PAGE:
What You Don’t Know Will Hurt You!
by Jake Jacklich, CFP®
Are you on track? From a financial planning perspective, the answer is complex and depends on a lot of variables. One of the most important is your individual exit strategy from dentistry. Dental practice transition consultants typically advise that it’s never too early to begin planning your exit. Still, few doctors consider their exit strategy until they are ready to retire. In my opinion, this is a mistake, regardless of the current stage of your professional career.
Although counterintuitive, it’s vital that you consider how you’d like to leave dentistry. Here’s why — in my opinion, you can’t possibly be saving the correct amount to retire comfortably if you don’t know how or when you will leave your dental practice!
According to Bill Bengen’s 1994 "Journal of Financial Planning" article on safe withdrawal rates, you’ll need about $1,000,000 for every $40,000 of purchasing power during retirement. Suppose that the average dentist has a standard of living of $160,000 per year. This dentist would need around $4,000,000 to maintain that standard of living without practicing dentistry. (This is a hypothetical example for illustrative purposes only; your personal situation will vary). Consider that most dentists today practice in one of the following situations:
The employee associate dentist who won’t be an owner. Since these dentists will not have a business to transition from, they should be saving the most today.
Dentists in either an individual or group practice. The majority of dentists practicing today fall into this category.
The self-employed practitioner generally chooses one of three paths:
1. The default and most common scenario — work until you are old and tired. Then, walk (or be carried) away. This doctor’s retirement transition usually consists of a hasty sale of the practice’s assets and building. From a financial planning standpoint, this dentist is rarely better off than his or her career associate employees.
2. Deliberately transition from a mature and profitable business. This is slightly better from a financial planning perspective. The sale of the going concern and the doctor’s building can result in a large sum of cash upon retirement. Of course, practice brokerage fees and taxes must be paid, so the retiring doctor is often surprised at how little money ends up in the bank. Because of the “big check at the end,” this doctor can achieve the same retirement goals as the associate employee with a smaller-level monthly saving requirement.
3. The group dental practice model. This is best mathematically, and strongly encouraged by national financial planning/practice transition/accounting firms. The benefit is that the senior doctors get an associate to “buy in” years before they actually retire. Therefore, the practice owners can structure the deal so that the sale proceeds are directed to the practice’s pension plan. This strategy is optimal because of the tax-efficient potential to rapidly grow wealth and significantly lower the level of monthly savings needed to achieve the same retirement goal. The catch is that you’ve got to have both the entrepreneurial drive to be a business owner and the temperament to resolve complicated business issues with your partners. (This is kind of like suggesting that you could save money by riding the bus to work each day — true, but you would have to ride the bus to work each day!)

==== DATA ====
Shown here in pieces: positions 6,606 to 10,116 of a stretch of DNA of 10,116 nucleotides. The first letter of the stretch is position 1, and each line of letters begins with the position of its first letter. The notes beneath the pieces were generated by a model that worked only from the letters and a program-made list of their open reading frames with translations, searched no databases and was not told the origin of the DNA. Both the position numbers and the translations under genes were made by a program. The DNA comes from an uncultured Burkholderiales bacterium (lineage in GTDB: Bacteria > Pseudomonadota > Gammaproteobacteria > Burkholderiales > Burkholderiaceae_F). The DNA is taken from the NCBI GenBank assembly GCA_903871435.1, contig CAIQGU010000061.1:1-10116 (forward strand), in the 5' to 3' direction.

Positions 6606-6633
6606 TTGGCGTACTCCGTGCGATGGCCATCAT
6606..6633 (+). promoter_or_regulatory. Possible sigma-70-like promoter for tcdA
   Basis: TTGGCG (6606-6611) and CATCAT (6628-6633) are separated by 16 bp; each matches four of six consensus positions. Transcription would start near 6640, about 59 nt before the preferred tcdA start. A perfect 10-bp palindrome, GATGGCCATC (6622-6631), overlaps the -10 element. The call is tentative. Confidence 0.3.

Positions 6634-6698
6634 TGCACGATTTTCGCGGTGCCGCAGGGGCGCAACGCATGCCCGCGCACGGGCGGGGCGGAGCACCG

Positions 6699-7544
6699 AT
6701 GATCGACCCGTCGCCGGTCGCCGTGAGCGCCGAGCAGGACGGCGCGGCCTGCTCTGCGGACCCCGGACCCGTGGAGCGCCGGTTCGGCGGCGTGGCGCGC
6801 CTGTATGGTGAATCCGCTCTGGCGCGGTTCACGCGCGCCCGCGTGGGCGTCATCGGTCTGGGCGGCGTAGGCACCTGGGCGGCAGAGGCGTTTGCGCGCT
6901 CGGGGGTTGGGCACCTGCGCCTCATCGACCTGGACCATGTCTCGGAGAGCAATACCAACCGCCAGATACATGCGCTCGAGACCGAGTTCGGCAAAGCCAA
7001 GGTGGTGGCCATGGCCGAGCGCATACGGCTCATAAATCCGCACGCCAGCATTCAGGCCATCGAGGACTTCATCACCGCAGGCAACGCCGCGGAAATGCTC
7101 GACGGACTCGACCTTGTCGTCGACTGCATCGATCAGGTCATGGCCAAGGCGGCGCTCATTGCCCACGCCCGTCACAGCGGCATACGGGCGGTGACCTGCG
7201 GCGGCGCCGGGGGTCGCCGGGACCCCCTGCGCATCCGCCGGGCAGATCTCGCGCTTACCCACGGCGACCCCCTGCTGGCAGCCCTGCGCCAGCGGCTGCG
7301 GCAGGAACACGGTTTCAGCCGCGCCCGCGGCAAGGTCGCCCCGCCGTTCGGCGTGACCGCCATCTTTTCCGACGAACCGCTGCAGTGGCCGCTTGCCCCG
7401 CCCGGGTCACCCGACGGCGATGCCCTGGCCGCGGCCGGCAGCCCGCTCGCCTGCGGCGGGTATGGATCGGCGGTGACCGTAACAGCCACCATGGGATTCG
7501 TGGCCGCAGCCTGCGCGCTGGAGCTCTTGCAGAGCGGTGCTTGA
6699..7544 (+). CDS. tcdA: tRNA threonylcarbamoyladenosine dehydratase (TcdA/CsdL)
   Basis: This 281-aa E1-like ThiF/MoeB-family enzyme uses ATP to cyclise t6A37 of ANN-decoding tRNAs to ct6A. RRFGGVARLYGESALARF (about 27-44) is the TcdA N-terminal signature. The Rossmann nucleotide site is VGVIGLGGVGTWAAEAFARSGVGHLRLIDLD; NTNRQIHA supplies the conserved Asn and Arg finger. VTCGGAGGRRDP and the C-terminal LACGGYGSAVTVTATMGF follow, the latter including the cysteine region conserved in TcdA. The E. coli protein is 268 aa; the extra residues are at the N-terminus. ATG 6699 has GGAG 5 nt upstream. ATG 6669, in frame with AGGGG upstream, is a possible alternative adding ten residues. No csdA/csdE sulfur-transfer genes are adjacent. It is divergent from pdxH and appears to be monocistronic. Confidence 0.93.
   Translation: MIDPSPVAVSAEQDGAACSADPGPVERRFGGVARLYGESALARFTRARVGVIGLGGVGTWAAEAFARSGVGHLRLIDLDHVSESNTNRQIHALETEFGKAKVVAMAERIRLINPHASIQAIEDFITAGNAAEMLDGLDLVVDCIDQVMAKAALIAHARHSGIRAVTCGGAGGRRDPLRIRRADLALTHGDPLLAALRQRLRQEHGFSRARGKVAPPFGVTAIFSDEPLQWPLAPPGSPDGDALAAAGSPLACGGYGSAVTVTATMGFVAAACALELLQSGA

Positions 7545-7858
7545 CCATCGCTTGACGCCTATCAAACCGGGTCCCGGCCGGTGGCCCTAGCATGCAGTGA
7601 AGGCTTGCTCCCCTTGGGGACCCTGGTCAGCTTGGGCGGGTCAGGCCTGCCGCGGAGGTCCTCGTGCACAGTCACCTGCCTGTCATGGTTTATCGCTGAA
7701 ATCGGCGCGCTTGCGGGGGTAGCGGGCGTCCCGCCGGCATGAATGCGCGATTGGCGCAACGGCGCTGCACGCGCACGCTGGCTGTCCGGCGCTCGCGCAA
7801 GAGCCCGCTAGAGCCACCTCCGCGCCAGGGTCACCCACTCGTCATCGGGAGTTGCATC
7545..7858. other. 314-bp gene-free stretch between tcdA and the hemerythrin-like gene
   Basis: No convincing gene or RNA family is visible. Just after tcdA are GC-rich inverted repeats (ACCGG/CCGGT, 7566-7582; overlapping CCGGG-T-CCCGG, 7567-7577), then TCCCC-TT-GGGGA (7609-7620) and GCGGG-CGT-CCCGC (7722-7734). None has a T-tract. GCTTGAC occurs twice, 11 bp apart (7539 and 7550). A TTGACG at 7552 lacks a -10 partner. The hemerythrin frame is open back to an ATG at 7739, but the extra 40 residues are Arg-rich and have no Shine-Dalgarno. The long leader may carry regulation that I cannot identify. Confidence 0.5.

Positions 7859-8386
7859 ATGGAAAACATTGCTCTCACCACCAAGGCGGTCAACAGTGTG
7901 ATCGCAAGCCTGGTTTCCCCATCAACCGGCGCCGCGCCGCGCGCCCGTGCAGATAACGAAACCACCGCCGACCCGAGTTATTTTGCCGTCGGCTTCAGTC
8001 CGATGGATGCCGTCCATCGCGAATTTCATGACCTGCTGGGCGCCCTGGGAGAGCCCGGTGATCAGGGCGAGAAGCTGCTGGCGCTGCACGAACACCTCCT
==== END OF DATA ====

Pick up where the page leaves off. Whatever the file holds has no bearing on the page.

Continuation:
Doctors with identical incomes and goals can need completely different advice to achieve their “net worth number” upon retirement. You’ve got to have a good understanding of your career path before you can determine how much to put in your 401(k) this month.
Jake Jacklich is a certified financial planner and financial advisor with Waddell & Reed in Virginia Beach, Va. He works primarily with self-employed dentists to help them better understand their money. His core competencies include financial planning, analysis of the doctor’s current financial position, dental practice valuation, tax-sensitive wealth accumulation and distribution strategy, risk management, investment strategies, practice transition, and retirement planning. He is securities licensed in Arkansas, Virginia, and Wisconsin. Contact him by phone at (757) 374-6979, by email at email@example.com, or visit his website at www.JakeJacklich.wrfa.com.
Editor's Note: The opinions expressed in this article are meant to be general in nature and should not be construed as investment or financial advice related to your personal situation. Please consult your financial advisor prior to making financial decisions.